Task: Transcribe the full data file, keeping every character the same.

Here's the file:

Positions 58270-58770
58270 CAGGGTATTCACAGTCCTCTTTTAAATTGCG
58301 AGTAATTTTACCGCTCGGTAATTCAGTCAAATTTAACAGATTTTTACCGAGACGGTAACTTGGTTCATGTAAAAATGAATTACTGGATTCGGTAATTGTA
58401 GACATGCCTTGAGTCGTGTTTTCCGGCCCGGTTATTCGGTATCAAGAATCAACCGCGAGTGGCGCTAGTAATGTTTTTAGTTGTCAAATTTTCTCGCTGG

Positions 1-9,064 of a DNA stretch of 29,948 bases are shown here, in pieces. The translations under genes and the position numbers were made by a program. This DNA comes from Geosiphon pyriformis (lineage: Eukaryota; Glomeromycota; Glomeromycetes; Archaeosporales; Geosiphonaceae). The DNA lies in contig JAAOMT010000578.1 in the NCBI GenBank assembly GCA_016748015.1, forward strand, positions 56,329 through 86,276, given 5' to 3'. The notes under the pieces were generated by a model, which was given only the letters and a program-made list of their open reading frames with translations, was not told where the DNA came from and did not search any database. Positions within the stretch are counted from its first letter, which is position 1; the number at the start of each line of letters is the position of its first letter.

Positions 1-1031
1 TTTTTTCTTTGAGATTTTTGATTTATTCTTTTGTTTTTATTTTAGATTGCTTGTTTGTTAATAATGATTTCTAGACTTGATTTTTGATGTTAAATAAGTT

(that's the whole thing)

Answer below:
Positions 58270-58770
58270 CAGGGTATTCACAGTCCTCTTTTAAATTGCG
58301 AGTAATTTTACCGCTCGGTAATTCAGTCAAATTTAACAGATTTTTACCGAGACGGTAACTTGGTTCATGTAAAAATGAATTACTGGATTCGGTAATTGTA
58401 GACATGCCTTGAGTCGTGTTTTCCGGCCCGGTTATTCGGTATCAAGAATCAACCGCGAGTGGCGCTAGTAATGTTTTTAGTTGTCAAATTTTCTCGCTGG

Positions 1-9,064 of a DNA stretch of 29,948 bases are shown here, in pieces. The translations under genes and the position numbers were made by a program. This DNA comes from Geosiphon pyriformis (lineage: Eukaryota; Glomeromycota; Glomeromycetes; Archaeosporales; Geosiphonaceae). The DNA lies in contig JAAOMT010000578.1 in the NCBI GenBank assembly GCA_016748015.1, forward strand, positions 56,329 through 86,276, given 5' to 3'. The notes under the pieces were generated by a model, which was given only the letters and a program-made list of their open reading frames with translations, was not told where the DNA came from and did not search any database. Positions within the stretch are counted from its first letter, which is position 1; the number at the start of each line of letters is the position of its first letter.

Positions 1-1031
1 TTTTTTCTTTGAGATTTTTGATTTATTCTTTTGTTTTTATTTTAGATTGCTTGTTTGTTAATAATGATTTCTAGACTTGATTTTTGATGTTAAATAAGTT